Don Bogard, research scientist and member of The Right Climate Stuff, TRCS, team, website: http://www.therightclimatestuff.com/. This is a clearly written discussion of atmospheric sources and sinks of carbon dioxide. It explains the contributions of CO2 by activities of mankind (cement, land use, fossil fuels).
CNN Wire: A huge, swirling pile of trash in the Pacific Ocean is growing faster than expected and is now three times the size of France. The bulk of the pile is made up of larger objects while only 8% of the mass is microplastics, or pieces smaller than 5 millimeters in size. The Great Pacific Garbage Patch was first discovered in 1997 by oceanographer Charles Moore when he sailed home to Southern California after finishing the Transpacific Yacht Race, from California to Hawaii. “I was confronted, as far as the eye could see, with the sight of plastic,” wrote Moore about his discovery in Natural History.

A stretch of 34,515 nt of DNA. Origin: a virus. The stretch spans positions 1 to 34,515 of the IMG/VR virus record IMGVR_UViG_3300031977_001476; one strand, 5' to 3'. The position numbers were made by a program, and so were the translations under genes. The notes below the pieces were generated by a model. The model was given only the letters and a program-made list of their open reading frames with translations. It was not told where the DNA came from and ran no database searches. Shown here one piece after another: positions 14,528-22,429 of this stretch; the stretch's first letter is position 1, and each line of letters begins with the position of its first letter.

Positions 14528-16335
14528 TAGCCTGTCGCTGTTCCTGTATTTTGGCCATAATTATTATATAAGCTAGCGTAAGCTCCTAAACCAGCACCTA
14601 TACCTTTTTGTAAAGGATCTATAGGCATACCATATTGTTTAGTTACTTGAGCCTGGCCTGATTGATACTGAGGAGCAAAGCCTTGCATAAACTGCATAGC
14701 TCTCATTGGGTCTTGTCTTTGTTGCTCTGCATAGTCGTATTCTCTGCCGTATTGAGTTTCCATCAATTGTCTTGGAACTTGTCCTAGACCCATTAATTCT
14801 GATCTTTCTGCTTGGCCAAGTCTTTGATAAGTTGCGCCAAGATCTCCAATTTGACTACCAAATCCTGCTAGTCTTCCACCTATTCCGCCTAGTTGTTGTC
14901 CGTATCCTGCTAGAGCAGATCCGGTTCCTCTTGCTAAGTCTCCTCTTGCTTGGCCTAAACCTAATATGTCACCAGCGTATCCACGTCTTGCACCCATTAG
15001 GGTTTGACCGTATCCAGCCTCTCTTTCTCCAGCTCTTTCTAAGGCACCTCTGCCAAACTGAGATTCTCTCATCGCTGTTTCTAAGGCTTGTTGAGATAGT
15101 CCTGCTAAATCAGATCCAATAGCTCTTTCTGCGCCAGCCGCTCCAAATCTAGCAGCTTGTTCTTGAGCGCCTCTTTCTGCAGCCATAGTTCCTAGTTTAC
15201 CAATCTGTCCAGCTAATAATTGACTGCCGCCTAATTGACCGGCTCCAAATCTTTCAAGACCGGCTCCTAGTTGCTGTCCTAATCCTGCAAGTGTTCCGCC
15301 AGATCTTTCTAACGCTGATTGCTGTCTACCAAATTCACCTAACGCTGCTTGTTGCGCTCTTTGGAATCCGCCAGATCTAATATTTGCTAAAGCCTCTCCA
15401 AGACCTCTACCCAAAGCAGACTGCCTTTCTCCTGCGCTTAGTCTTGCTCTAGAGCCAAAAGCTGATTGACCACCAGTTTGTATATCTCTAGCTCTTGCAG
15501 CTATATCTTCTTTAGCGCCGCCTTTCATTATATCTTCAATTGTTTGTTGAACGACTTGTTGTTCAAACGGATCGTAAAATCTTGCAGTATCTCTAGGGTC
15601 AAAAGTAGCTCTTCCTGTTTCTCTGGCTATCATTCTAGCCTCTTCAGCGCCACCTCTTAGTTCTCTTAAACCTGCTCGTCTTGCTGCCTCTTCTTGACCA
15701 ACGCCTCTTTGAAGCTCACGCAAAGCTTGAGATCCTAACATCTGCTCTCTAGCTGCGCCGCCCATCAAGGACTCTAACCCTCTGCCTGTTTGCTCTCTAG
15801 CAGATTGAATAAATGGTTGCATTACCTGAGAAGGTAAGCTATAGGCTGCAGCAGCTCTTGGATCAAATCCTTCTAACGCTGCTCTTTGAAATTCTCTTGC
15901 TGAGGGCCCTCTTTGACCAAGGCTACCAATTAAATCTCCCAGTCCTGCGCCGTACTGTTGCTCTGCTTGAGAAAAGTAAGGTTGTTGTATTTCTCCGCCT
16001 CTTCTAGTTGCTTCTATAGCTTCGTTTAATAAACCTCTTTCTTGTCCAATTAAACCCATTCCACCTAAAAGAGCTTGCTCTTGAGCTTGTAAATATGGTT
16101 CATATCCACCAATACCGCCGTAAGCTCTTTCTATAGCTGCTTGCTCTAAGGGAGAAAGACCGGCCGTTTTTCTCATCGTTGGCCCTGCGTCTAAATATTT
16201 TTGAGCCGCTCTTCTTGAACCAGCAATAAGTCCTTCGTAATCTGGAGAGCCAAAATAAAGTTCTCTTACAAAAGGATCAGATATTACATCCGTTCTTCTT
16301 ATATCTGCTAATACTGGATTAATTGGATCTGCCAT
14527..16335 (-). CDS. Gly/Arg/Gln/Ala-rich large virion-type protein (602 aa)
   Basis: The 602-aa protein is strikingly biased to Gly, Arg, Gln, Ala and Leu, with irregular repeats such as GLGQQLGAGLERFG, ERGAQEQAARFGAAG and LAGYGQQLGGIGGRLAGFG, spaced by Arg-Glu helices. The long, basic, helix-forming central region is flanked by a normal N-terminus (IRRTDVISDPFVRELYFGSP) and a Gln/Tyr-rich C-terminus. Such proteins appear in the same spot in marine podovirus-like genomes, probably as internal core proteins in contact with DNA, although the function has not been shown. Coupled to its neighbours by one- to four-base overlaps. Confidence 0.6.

Calvin Beisner, Cornwall Alliance: From all appearances, the data-adjusters at PSMSL are attempting to “correct” the sea level rise data that do not support the conceptualization of a rapidly-rising sea level trend in response to rising human CO2 emissions. “It is always highly questionable to shift data collected in the far past without any proven new supporting material.” Apparently not even tide gauge measurements can be spared from those who tendentiously fiddle with raw data to satisfy an agenda. Alas, “A lie can travel halfway around the world while the truth is putting on its shoes,” as Mark Twain is (almost surely mistakenly) alleged to have said. Give this truth a little shove, and maybe it’ll catch and slay the lie.
Reuters, John Ndiso: If current pollution rates continue, there will be more plastic in the sea than fish by 2050, said the United Nations Environment Programme (UNEP). Eight million tonnes of plastic - bottles, packaging and other waste - are dumped into the ocean every year, killing marine life and entering the human food chain, UNEP added. “Let’s abolish products that we do not need ... if you go to tourist places like Bali, a huge amount of the plastic picked from the oceans are actually straws.”